There were a few references to the problems with the terms ‘green’ and ‘gold’, and specifically gold. This has long been a personal bugbear of mine because of the nonsensical nature of the labels, and the associations of ‘the best’ and ‘expensive’ with gold. There has been a co-opting of the term ‘gold’ by the commercial publishing sector to mean ‘pay to publish’. Of course all *hybrid* journals charge an APC, and more articles are published where an APC has been paid than not, which is possibly why the campaign has been successful – see the Twitter discussion here. But it is inaccurate. In truth, ‘gold’ means the work is open access from the point of publication. More fully gold open access journals do not charge an APC than do.

There was also concern raised about the term ‘Open Science’ which, while in Europe is an inclusive term to cover all types of research, is not perceived this way in other parts of the world. There was strong support amongst the group for using the term ‘Open Scholarship’ as an alternative. This also brought up a discussion about using the term ‘publication’ rather than the more inclusive research ‘outputs’ or ‘works’, which encompass publishing options beyond the concept of a book or a journal.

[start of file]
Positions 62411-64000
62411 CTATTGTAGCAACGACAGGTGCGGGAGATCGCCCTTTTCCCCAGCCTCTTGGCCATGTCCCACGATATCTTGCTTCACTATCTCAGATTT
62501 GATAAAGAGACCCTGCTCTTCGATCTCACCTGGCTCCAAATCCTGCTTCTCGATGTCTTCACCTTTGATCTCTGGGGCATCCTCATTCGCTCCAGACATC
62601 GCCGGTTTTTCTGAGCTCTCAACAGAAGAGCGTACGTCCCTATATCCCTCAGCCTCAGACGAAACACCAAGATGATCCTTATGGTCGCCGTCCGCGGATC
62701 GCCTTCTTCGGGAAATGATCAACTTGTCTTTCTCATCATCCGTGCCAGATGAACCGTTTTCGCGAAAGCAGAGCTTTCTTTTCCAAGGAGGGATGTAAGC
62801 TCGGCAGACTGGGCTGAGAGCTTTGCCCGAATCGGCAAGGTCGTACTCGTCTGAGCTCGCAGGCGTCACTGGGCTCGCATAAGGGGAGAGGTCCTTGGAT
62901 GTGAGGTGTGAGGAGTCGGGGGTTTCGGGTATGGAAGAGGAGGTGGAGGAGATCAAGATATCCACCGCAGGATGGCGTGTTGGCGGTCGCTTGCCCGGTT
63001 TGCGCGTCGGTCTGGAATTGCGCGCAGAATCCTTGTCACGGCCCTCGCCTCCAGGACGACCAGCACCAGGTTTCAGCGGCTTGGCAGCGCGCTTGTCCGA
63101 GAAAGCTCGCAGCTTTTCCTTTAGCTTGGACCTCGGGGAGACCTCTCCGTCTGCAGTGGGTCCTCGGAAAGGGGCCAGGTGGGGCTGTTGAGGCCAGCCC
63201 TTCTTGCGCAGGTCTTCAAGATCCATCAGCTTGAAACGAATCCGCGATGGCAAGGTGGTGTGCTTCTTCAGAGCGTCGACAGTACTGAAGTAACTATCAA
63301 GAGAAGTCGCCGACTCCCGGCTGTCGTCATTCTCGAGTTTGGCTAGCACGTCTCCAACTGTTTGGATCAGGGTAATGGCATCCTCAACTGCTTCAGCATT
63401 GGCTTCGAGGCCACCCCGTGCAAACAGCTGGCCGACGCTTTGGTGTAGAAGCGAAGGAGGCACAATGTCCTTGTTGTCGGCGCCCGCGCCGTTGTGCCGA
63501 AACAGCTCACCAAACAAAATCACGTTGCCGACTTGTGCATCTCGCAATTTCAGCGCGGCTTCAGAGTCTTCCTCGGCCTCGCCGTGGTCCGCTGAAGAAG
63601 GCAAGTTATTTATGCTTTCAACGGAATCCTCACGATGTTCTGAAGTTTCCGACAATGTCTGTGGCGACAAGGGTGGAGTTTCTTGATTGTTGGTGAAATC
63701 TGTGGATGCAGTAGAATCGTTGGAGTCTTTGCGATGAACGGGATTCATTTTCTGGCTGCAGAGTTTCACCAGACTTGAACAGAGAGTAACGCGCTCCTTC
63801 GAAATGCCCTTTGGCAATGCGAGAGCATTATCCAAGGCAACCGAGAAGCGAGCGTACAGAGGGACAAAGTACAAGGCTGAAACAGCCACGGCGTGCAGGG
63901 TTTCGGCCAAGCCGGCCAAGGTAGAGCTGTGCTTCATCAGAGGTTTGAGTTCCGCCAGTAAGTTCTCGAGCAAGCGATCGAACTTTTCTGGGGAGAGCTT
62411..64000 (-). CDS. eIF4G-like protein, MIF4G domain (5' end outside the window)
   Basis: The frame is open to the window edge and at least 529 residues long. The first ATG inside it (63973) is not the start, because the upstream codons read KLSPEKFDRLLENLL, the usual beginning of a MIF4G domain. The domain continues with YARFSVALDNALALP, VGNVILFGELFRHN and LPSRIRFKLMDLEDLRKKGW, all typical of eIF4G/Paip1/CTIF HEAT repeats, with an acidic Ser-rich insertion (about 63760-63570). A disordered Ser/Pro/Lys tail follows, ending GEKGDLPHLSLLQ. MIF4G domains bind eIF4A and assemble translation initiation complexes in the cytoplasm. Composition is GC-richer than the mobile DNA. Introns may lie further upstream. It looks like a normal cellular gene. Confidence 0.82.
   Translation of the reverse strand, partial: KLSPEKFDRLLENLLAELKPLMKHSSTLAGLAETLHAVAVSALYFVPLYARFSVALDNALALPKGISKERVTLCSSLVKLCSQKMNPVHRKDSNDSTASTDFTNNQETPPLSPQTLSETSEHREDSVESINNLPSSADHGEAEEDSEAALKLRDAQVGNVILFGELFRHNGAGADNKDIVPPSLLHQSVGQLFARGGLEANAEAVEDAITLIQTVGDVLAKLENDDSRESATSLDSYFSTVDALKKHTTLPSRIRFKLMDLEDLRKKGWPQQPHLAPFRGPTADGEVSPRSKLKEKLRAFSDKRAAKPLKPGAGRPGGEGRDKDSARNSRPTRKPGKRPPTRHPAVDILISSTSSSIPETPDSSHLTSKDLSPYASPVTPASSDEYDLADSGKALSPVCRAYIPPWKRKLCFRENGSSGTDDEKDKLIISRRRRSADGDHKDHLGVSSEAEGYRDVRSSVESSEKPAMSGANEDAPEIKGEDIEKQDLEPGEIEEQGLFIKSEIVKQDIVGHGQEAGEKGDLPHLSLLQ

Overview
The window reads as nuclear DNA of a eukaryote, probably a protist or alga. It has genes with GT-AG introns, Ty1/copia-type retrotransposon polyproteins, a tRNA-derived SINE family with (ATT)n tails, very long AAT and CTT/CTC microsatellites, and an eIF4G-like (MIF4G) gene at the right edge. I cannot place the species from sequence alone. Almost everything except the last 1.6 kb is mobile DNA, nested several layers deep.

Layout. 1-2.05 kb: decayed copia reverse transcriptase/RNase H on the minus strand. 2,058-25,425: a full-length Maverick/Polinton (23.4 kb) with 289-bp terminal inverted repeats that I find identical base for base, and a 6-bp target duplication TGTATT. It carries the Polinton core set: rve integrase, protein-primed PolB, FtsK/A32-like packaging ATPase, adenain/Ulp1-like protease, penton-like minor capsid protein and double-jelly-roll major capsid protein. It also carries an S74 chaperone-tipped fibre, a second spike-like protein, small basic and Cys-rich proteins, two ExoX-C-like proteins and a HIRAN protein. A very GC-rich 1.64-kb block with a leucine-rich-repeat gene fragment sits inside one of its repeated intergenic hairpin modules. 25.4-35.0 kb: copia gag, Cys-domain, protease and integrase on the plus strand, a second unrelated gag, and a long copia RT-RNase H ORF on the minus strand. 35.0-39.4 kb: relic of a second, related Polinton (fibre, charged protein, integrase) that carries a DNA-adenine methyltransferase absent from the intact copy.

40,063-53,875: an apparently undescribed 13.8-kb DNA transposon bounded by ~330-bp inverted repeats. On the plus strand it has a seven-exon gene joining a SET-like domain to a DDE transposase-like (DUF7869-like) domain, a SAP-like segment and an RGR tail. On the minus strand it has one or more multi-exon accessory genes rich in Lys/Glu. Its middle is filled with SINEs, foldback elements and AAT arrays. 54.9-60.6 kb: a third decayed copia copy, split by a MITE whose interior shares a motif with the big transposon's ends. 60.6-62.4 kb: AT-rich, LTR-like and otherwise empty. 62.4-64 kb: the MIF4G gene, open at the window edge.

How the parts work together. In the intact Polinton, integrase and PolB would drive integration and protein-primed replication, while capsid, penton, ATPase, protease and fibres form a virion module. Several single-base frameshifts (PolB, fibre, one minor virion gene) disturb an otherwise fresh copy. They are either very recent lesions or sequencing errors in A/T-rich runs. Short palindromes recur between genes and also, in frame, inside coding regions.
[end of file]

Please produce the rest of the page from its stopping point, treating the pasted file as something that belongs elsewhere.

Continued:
Inclusivity is not optional! We need a global (information/publishing) system!” was the rallying cry of Kathleen Shearer in her talk.

For many in the OA space, equity of access to research outputs lies at the centre of what the end goal is. It is clear that knowledge published by academic journals is inaccessible to the majority of researchers in low- and middle-income countries. But if we move to a fully gold environment, with the potential to increase the cost of author participation in the publishing environment, then we might have simply reversed the problem. Instead of not being able to read research, academics in the Global South will be excluded from participating in the academic discussion.

There was a discussion about the change in global publishing output since 2007, which reflects a big increase in output from China and Brazil, but otherwise shows that output is uneven and not inclusive.

One possible solution to this issue would be for open access publishers to make it clearer to authors that they offer waivers for authors who are unable to pay the APC. There was discussion about the question ‘what form should OA publishing take in Eastern and Southern Europe?’. The answer was that it should be inexpensive and use infrastructure that is publicly owned and cannot be sold.